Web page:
Monday, March 30, 2015

USF Surcharges: How High Will They Climb?

On March 13 the FCC issued a public notice announcing another Universal Service Fund (USF) rate hike for voice telephone service consumers. For the second quarter of 2015, voice consumers will be stuck with what is effectively a 17.4% tax on the interstate long distance portion of their phone bills. Federal USF surcharges typically appear as a separate line-item on consumers' monthly telephone bills.

USF is a multi-billion dollar subsidy system. The surcharges imposed on voice consumers are given to telephone companies in rural or high-cost areas, as well as schools, libraries, and some health care facilities. And, in some instances, the surcharge subsidizes providers serving qualified low-income consumers. The USF subsidy system has also grown exponentially over the last dozen years. Program subsidy disbursements for telecommunications service in high-cost areas grew from $2.6 billion in 2001 to $4.17 billion in 2013. According to the FCC's 2014 USF Monitoring Report, in 2013 additional USF subsidy disbursements for low-income voice consumers totaled $1.8 billion. Health care facilities received $159 million. Also, $2.2 billion in school-related subsidies were disbursed. 

Corresponding to the steady ballooning of USF subsidy spending are USF surcharges on consumers. The charts below show the spike in the effective tax rate on consumers over the last several years.

As I described in a prior blog post, "USF Surcharge Hikes Hit Over-Taxed Wireless Consumers Hardest," the FCC treats 37.1% of a wireless consumer's calling plan as interstate long distance, and hence subject to the USF surcharge. The FCC does permit wireless providers to classify a lower percentage of consumers' calling plans as interstate long distance if providers supply the FCC with supporting network-wide traffic studies. Nonetheless, the hit to wireless consumers from federal USF surcharges is especially hard. Wireless consumers are subject to multiple state and local wireless taxes, fees, and surcharges, piled one on top of the other. And wireless is often taxed at a higher rate than other services subject to general sales taxes.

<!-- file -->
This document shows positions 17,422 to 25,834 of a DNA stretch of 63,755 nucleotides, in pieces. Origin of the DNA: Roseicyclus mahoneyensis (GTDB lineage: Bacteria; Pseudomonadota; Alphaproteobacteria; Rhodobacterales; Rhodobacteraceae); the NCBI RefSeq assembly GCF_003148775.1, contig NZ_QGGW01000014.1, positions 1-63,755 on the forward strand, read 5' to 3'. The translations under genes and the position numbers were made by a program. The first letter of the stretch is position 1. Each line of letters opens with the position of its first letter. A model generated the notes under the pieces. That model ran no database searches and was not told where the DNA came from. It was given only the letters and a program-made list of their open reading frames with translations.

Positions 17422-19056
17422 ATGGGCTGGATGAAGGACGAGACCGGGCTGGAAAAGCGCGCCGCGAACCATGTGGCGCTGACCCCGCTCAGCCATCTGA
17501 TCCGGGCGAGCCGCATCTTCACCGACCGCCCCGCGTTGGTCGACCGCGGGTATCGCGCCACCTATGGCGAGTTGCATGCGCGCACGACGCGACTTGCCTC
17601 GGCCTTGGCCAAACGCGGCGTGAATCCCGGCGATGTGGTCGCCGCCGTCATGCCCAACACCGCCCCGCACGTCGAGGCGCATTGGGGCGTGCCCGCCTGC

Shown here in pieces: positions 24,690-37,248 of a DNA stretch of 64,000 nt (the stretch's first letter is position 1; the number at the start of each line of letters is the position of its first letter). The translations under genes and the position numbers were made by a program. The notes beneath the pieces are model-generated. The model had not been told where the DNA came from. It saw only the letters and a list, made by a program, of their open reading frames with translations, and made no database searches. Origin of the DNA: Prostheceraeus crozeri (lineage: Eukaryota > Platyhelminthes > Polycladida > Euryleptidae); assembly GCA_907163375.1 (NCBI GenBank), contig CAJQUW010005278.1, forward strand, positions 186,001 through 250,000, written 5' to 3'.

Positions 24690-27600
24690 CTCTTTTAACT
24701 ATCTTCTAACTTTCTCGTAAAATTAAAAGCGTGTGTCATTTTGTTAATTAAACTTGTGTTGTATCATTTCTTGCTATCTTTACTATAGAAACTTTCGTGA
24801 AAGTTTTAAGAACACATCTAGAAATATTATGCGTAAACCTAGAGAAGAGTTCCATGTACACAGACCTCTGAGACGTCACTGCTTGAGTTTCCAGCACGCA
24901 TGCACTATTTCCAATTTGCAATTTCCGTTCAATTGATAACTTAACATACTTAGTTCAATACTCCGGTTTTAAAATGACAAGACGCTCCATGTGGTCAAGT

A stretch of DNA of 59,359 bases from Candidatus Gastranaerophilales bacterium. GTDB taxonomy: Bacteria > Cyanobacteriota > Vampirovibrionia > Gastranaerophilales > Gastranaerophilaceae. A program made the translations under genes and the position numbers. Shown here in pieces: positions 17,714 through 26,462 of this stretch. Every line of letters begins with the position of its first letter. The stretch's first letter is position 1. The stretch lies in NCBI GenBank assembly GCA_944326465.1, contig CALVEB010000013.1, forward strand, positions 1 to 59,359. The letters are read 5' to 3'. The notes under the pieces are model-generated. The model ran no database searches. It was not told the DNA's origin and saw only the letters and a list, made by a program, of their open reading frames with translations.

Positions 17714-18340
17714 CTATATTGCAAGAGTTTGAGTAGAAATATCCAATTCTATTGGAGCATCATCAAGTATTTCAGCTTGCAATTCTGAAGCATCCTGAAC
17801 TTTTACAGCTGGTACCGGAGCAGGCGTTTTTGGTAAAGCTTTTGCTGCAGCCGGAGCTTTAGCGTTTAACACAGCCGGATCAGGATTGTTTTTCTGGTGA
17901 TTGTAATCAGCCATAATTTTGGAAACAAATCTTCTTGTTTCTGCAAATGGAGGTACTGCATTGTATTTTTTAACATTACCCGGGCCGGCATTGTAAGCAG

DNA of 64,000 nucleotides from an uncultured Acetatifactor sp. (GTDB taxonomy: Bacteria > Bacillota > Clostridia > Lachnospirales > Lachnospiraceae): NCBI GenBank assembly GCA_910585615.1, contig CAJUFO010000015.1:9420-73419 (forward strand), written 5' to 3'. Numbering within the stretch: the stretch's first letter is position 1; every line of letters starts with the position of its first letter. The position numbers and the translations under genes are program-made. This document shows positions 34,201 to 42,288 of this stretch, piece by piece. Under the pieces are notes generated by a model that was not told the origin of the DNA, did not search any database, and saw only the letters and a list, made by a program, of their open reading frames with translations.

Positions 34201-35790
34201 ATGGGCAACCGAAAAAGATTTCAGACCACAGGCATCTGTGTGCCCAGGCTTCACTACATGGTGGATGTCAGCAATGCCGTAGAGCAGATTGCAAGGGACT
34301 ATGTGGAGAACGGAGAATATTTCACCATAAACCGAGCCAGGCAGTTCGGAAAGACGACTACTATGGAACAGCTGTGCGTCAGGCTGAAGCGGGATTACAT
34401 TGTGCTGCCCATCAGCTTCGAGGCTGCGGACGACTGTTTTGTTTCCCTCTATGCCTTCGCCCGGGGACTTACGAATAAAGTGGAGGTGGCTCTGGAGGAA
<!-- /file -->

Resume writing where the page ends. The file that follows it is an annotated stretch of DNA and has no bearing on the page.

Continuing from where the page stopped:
The FCC has begun implementing comprehensive USF reforms. We have supported those reforms and also urged the FCC to go further. But questions remain as to the FCC's follow-through.

What's more, the FCC's December E-Rate Modernization Order (2014) authorized an increase in school-related subsidies to the tune of $1.5 billion annually. Given a subsidy spending jump of that magnitude, it's hard to expect voice consumers will avoid even heavier USF surcharge burdens in the future.   

Protecting consumers should be an FCC imperative as USF reforms and modernization continues. But rising USF surcharge rates are a sign that the FCC is failing to protect consumers. Reducing USF surcharges should go hand-in-hand with comprehensive reforms that reduce the overall size of the USF subsidy system and improve its efficiency. Reforms should be implemented – and the overall size of the USF program should be capped – before any additional subsidies are extended to broadband services.